Newspaper article The Evening Standard (London, England)

A New Step Taken as Press Plays Catch-Up on Ethnic Diversity

Newspaper article The Evening Standard (London, England)

A New Step Taken as Press Plays Catch-Up on Ethnic Diversity

Article excerpt

Byline: Roy Greenslade media analysis

BRITAIN'S population has changed and is changing. That is something of a truism and it's certainly a phrase that could have been written at any time since the Empire Windrush docked at Tilbury in June 1948 and brought the first group of Jamaican immigrants to London.

Some 67 years on, following the arrival of generations of migrants from the Caribbean, Asia and Africa, modern Britain is now an ethnically diverse nation.

Sadly, the modern British media does not reflect that reality. The staff composition of newsrooms at newspapers, websites and broadcasters does not represent the make-up of the communities they seek to serve. Too few black, Asian and minority ethnic people, giving us the clumsy but accurate acronym BAME, are employed by mainstream media organisations.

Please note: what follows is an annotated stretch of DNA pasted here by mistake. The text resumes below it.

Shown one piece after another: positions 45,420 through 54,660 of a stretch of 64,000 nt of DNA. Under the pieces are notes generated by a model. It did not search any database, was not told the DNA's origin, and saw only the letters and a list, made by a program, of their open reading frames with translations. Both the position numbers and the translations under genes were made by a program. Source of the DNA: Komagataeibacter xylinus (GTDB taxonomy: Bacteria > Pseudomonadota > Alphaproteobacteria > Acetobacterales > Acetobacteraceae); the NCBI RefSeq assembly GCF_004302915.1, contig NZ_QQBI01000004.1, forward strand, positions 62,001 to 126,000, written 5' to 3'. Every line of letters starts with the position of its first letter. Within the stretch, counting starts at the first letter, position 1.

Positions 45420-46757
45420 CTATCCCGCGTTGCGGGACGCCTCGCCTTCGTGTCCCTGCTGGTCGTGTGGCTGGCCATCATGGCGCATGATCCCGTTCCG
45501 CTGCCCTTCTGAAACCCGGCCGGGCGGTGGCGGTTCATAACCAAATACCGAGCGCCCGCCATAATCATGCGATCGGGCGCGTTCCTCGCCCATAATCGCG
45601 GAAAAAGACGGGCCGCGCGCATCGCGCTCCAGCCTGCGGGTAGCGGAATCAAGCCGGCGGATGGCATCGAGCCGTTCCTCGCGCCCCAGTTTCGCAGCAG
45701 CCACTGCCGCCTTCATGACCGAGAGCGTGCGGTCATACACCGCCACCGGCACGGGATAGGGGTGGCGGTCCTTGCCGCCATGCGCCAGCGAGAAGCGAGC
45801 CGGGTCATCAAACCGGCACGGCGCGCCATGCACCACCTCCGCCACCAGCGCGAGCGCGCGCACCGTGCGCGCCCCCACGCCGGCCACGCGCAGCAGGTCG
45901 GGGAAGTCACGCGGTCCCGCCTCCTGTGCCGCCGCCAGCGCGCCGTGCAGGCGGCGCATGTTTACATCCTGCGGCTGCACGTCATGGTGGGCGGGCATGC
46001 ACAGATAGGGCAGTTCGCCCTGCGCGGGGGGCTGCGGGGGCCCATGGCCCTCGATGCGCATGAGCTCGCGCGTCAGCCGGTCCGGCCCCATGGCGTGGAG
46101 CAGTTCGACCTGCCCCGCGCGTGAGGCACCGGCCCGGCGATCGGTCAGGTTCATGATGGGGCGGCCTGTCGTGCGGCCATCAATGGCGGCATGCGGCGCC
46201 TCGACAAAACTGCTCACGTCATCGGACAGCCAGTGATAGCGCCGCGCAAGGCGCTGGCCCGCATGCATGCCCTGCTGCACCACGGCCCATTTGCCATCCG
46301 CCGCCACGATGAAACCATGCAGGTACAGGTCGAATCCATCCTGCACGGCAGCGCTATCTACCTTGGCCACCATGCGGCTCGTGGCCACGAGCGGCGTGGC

Obtaining BAME employment statistics is difficult but it is significant that media owners, managers and editors do not dispute their failure and have supported attempts to improve the situation.

In 2004, I recall the Society of Editors produced a report about the lack of media diversity in newsrooms. It was time to Do Something, it said, and made a number of recommendations. The year before, a small group of ethnic minority journalists formed a networking organisation, Aspire, with sponsorship from Pearson and the Financial Times. It was aimed at increasing the BAME voice. One of its early leading lights, magazine reporter Uchenna Izundu, gave a yearly talk to my students.

But Aspire drifted away. As for the Society of Editors' wellmeaning initiative, it was launched ahead of what proved to be the most savage cutback of editorial posts in newspaper history alongside severe staff reductions in broadcasting newsrooms. So a decade has passed in which the lack of journalistic diversity has not been addressed, a sore that has been allowed to fester. …

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